The FMCE exam was administered twice during the introductory physics course, once during week 1 of the semester and once at the end of the semester. In the control group, men improved their FMCE scores more than women. However, in the values affirmation group, the gender performance gap disappeared.2
Stereotype beliefs also appear to impact student performance. In the first weeks of the introductory physics course, students were asked to indicate their endorsement of the stereotype: men perform better than women in physics.2 Women in this study, as a whole, did not strongly endorse the stereotype; however, even a moderate level of stereotype endorsement was costly for women in the control group. Their FMCE exam scores were significantly lower as a function of stereotype endorsement.2 The values affirmation activity buffered women against this identity threat.2 The intervention eliminated the negative relationship between the exam scores and stereotype endorsement.2 On the other hand, men’s FMCE exam scores were not impacted regardless of whether they endorsed the gender stereotype or not.2
The results suggest that female students positively benefited from the values affirmation activity. Among women in the control group, there was a negative relationship between stereotype endorsement and end-of-semester FMCE scores.2 In other words, as stereotype endorsement went up, FMCE scores went down. Among women in the values affirmation group, this relationship was not found.2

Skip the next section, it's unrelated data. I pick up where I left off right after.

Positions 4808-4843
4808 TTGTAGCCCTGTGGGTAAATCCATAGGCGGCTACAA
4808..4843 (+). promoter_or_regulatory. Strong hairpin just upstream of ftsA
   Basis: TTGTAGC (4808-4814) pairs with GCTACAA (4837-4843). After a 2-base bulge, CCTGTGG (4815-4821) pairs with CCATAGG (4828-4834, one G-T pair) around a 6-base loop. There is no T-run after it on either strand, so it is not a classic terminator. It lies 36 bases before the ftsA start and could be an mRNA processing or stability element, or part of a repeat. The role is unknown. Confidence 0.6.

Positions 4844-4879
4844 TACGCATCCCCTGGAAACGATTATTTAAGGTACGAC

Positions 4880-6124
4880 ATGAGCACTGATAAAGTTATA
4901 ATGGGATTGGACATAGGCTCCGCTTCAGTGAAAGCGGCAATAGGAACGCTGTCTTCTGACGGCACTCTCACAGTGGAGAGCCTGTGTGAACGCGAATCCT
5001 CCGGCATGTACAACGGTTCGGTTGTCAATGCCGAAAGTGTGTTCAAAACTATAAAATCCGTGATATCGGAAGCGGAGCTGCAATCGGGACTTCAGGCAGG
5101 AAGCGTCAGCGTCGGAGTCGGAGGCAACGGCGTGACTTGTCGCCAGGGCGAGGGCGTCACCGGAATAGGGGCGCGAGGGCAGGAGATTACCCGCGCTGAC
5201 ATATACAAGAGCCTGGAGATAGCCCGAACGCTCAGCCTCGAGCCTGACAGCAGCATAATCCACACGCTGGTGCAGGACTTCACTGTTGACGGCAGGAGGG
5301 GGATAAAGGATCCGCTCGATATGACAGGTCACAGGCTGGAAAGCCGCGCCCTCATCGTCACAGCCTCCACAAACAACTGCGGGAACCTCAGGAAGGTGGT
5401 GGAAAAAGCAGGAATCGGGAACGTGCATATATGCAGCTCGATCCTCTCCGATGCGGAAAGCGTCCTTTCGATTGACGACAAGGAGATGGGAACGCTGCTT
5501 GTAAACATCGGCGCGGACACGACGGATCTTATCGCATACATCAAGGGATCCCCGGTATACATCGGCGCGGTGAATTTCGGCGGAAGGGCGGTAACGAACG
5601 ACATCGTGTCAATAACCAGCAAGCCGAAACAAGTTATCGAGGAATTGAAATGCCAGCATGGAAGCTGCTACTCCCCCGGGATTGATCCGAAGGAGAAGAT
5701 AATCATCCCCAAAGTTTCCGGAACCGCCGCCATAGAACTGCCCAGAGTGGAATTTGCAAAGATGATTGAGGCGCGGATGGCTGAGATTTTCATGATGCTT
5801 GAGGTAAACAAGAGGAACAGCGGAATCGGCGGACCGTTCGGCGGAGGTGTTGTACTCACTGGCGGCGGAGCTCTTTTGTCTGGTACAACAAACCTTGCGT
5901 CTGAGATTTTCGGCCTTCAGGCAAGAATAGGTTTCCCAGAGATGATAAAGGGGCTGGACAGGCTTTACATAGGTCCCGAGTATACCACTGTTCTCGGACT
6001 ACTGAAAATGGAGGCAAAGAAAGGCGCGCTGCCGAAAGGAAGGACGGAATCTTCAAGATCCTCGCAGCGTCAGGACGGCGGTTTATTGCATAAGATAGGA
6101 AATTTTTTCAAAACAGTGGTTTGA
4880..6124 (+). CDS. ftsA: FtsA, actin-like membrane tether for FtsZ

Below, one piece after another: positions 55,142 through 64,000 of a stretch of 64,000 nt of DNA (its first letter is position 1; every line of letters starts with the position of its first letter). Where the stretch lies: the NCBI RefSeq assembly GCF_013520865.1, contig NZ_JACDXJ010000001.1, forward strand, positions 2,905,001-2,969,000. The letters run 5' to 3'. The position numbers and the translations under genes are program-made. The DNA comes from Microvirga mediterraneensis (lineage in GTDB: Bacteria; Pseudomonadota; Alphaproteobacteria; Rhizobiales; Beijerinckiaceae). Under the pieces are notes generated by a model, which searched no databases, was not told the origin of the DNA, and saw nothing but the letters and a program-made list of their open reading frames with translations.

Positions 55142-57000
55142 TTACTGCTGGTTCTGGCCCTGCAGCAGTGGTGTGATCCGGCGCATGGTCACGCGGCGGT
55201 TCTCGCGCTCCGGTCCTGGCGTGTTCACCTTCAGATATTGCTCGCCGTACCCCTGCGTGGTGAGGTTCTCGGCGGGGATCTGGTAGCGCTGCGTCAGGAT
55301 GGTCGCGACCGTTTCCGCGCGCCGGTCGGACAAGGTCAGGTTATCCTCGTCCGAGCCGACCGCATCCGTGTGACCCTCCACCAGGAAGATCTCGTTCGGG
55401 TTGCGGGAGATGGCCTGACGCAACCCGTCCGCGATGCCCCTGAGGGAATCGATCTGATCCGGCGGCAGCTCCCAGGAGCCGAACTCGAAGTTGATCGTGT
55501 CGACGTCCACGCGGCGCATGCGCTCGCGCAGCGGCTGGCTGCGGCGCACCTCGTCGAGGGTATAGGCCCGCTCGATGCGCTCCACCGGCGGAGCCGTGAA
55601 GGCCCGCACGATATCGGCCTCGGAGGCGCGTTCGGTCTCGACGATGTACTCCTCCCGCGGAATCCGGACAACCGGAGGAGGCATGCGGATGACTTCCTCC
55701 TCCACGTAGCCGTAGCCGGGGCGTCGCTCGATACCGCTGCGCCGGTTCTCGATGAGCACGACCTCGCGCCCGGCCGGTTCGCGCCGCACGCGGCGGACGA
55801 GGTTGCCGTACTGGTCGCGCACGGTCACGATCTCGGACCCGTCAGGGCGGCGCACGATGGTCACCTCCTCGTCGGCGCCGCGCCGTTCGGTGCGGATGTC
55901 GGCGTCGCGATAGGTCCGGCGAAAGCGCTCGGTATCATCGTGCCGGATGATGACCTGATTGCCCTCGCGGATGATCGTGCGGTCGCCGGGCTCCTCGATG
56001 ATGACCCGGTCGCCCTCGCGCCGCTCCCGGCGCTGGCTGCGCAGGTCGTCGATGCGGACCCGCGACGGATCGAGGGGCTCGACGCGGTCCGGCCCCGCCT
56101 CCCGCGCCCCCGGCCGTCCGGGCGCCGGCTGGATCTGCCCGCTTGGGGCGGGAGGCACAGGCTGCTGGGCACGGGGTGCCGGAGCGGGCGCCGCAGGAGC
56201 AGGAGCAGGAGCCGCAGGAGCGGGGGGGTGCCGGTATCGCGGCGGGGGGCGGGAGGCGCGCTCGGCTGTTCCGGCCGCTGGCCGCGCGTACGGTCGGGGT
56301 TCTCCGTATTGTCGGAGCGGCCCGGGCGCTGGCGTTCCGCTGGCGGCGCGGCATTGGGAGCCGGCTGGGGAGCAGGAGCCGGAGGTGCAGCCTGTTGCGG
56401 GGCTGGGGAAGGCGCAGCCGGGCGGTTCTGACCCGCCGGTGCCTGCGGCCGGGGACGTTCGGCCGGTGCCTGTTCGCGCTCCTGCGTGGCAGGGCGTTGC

Looking at the average of the four exams in the course, men substantially outperformed women. However, the difference in the average scores between men and women was much smaller in the values affirmation group. The improvements in performance was also evident in the distribution of final letter grades. More women earned B’s in the values affirmation group than in the control group. Conversely, more women in the control group earned C’s than women assigned to the values affirmation group.2
The results of this study suggest that the values affirmation activity reduces the gender gap and women who endorsed the gender stereotype benefitted the most.2 Values affirmation is an intervention that could be used in an effort to lessen evaluative stress and also improve the performance of stereotype-threatened students.2 Values affirmation activities offer a promising intervention to reduce the gender achievement gap in STEM courses.
- Britsch B, Carter G, Gustafson J, et al. “Statistics.” National Girls Collaborative Project. 2016. Available from: https://ngcproject.org/statistics. Accessed April 6, 2019.
- Miyake A, Kost-Smith LE, Finkelstein ND, et al. “Reducing the Gender Achievement Gap in College Science: A Classroom Study of Values Affirmation.” Science 2010; 330: 1234-37.
- Kost LE, Pollock SJ, Finkelstein ND. “Characterizing the gender gap in introductory physics.” Physics Review Special Topics - Physics Education Research. January 2009. Available from: https://doi.org/10.1103/PhysRevSTPER.5.010101. Accessed April 8, 2019.